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Thread: Sabah, March-April 2019

  1. #21
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    Jamides were common around the lodge and forested areas. Many were deep shining blue and often fluttered across the path in the waterfall trail. While very few stopped for photographs, I managed to shoot the following two while they were busy feeding. I have a few more record shots of unidentified species which I'll post later on.

    Jamides elpis pseudelpis? Upperside was bright shining blue, paler than most encountered.



    Jamides zebra zebra? Upperside hindwing markings indicated this is a female, colour is almost white.



    Along the waterfall trail, these Malayan White Flats (Seseria affinis kirmana) were often seen singly, puddling on the damp ground.





    The Banded Angle (Odontoptilum pygela ragupta) was a delight to see. This small and beautifully patterned skipper was very frequently encountered. These two species of flat were a very nice change to the usual Tagiades flats I'm accustomed to back in Singapore.



    Another Hesperiid that was seen several times was the Yellow Banded Awl (Hasora schoenherr chuza), a charming species that appeared early in the morning. We even found them buzzing around our accommodation. I told myself not to waste my time with species that I could easily find back in Singapore - but Hasora are just too cute to resist!



    One group of butterflies I have always wanted to see is the red harlequins. I remember on the second day, I saw my first one. Much larger than I expected - and even more vibrant than I could imagine. It was perched on a shrub on the steep forest slope, above my eye-level. I climbed the slope and chased it further and further up, getting only a poor record shot. Over the next few days, they turned out to be very numerous in the area! These shots were taken very near to the entrance of the trail. The first is a male, followed by a female. Aaron, Dr Seow, are they both the Malay Red Harlequin (Paralaxita damajanti lola)?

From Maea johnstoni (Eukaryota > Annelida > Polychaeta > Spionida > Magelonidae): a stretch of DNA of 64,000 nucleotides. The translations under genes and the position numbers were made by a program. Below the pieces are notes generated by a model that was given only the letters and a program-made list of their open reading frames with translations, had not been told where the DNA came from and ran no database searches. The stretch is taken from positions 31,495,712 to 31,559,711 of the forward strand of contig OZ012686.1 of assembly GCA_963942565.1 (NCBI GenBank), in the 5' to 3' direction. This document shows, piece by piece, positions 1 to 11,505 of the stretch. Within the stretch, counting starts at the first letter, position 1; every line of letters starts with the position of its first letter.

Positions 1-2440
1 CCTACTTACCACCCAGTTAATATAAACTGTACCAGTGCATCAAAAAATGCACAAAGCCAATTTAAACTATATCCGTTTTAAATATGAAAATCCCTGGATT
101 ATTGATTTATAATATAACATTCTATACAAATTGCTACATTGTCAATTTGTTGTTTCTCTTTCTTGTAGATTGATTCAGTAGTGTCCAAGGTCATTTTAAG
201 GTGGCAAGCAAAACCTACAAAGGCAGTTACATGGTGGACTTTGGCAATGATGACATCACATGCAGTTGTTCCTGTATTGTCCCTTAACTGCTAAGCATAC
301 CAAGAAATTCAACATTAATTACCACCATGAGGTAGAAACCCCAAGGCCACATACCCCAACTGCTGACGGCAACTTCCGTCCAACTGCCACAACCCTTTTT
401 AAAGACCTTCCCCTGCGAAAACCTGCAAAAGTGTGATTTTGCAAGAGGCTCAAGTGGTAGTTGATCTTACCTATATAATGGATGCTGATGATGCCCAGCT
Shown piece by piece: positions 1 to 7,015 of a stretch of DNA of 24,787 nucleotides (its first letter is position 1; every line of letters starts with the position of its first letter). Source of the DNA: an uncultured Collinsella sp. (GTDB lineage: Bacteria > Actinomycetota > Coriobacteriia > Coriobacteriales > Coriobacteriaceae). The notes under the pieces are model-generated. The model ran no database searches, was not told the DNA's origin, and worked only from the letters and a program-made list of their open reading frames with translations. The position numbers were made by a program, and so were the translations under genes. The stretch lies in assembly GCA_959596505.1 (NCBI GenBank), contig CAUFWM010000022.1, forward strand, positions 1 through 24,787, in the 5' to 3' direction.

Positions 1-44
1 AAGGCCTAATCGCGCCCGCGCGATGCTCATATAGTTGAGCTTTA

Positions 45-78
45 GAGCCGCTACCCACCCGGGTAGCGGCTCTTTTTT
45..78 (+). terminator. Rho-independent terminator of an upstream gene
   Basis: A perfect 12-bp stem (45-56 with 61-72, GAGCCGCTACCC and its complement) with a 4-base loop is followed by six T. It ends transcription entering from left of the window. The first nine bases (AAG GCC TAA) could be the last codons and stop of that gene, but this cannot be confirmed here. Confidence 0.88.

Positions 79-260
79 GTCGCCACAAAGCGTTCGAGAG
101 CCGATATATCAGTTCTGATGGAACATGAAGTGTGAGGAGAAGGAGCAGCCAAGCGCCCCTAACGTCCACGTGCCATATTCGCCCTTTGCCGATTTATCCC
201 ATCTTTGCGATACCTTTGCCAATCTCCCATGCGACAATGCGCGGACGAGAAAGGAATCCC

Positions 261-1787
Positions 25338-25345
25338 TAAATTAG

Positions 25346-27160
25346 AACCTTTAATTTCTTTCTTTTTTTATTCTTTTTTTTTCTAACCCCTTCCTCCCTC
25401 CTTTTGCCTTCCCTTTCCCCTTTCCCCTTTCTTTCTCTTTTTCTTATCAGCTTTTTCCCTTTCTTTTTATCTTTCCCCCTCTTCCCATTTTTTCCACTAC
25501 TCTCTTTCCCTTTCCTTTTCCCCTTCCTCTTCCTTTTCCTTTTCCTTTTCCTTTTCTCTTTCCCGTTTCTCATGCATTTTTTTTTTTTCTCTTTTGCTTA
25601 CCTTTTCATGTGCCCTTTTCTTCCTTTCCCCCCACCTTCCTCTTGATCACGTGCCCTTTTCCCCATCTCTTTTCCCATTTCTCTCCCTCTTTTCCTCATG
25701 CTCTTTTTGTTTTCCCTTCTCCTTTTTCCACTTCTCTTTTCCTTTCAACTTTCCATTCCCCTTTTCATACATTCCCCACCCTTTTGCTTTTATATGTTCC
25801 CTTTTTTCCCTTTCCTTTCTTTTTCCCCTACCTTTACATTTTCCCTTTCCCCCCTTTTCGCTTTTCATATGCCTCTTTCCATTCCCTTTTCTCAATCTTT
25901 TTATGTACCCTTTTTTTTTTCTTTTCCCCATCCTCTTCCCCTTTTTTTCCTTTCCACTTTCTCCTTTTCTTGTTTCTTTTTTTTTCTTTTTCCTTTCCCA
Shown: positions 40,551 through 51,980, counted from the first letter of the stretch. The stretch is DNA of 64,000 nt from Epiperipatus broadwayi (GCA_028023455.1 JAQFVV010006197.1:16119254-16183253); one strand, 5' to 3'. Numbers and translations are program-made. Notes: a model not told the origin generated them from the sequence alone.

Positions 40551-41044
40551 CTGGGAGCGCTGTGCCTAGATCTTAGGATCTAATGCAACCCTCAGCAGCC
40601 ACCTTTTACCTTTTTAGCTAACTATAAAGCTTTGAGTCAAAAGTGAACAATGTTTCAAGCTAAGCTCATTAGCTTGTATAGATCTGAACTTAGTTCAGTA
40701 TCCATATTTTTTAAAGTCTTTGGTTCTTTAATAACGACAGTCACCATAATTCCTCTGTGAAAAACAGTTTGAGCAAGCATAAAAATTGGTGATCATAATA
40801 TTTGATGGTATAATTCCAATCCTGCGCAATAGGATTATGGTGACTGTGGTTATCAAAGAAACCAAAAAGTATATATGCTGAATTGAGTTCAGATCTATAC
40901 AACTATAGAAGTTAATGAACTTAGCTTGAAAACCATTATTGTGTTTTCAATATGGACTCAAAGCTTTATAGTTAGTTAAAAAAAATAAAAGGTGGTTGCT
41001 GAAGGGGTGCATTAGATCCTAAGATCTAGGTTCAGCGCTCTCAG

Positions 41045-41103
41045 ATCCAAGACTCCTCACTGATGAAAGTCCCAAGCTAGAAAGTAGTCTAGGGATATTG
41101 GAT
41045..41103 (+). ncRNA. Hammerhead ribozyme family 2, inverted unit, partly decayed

Last edited by Banded Yeoman; 28-Apr-2019 at 02:20 AM.
    cheers
    Jonathan
    http://nypsbluebottle.blogspot.com/
    --- nothing happens by coincidence - everything is DESTINY ---

  2. #22
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    Nice shots of the two caeruleans. J. zebra is quite rare
    Aaron Soh

  3. #23
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    Sailors were a frequent sight but I mostly ignored them to focus on the more showy or unique species. This was shot in the early morning. On the underside, the FW cellbar and cell-end streak are largely conjoined. Which Neptis species is this?



    The Courtesan (Euripus nyctelius borneensis) was only encountered once, along a grassy path. It was attracted by a pile of dog poop. This is a male.





    Tawny Rajahs (Charaxes bernardus repetitus) were very often seen flying rapidly along the stream in bright sunshine. They were huge and a joy to photograph.






    Only encountered once during the trip: The Graceful Faun (Faunis gracilis).